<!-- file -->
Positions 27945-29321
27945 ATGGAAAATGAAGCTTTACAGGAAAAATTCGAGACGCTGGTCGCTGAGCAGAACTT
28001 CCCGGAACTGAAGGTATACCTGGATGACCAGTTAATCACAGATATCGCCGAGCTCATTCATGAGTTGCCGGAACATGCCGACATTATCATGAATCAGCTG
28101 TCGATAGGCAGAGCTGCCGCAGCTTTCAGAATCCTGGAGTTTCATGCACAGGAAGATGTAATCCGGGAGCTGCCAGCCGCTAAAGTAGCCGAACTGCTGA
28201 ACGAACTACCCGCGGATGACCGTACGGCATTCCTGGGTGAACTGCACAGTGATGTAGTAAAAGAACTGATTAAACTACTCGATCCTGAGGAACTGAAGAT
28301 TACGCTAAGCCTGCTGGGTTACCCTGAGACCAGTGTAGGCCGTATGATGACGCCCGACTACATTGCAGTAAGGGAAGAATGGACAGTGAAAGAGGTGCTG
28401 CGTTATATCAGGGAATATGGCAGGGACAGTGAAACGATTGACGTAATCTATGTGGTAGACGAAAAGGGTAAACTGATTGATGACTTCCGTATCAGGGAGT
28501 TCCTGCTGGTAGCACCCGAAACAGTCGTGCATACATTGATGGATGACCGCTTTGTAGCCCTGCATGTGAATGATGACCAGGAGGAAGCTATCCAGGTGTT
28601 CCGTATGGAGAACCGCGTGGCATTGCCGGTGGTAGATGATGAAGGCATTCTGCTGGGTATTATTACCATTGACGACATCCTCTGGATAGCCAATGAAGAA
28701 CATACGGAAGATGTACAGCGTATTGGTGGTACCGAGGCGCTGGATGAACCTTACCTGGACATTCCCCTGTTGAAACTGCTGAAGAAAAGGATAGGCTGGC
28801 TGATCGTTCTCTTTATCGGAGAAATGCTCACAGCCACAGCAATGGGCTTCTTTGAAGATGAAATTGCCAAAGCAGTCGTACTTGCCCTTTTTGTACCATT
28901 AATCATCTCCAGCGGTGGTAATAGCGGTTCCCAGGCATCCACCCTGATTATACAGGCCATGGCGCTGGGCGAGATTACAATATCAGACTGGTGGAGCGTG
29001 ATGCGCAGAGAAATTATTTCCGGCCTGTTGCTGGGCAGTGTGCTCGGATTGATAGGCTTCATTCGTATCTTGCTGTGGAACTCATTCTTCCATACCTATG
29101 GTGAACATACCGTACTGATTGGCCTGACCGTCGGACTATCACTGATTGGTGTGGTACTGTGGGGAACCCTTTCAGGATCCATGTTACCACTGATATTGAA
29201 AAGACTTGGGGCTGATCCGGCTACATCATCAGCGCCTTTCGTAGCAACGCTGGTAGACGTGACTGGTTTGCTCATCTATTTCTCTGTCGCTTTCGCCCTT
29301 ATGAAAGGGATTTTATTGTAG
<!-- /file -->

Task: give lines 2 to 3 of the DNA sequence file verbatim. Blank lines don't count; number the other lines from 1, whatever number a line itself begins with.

27945 ATGGAAAATGAAGCTTTACAGGAAAAATTCGAGACGCTGGTCGCTGAGCAGAACTT
28001 CCCGGAACTGAAGGTATACCTGGATGACCAGTTAATCACAGATATCGCCGAGCTCATTCATGAGTTGCCGGAACATGCCGACATTATCATGAATCAGCTG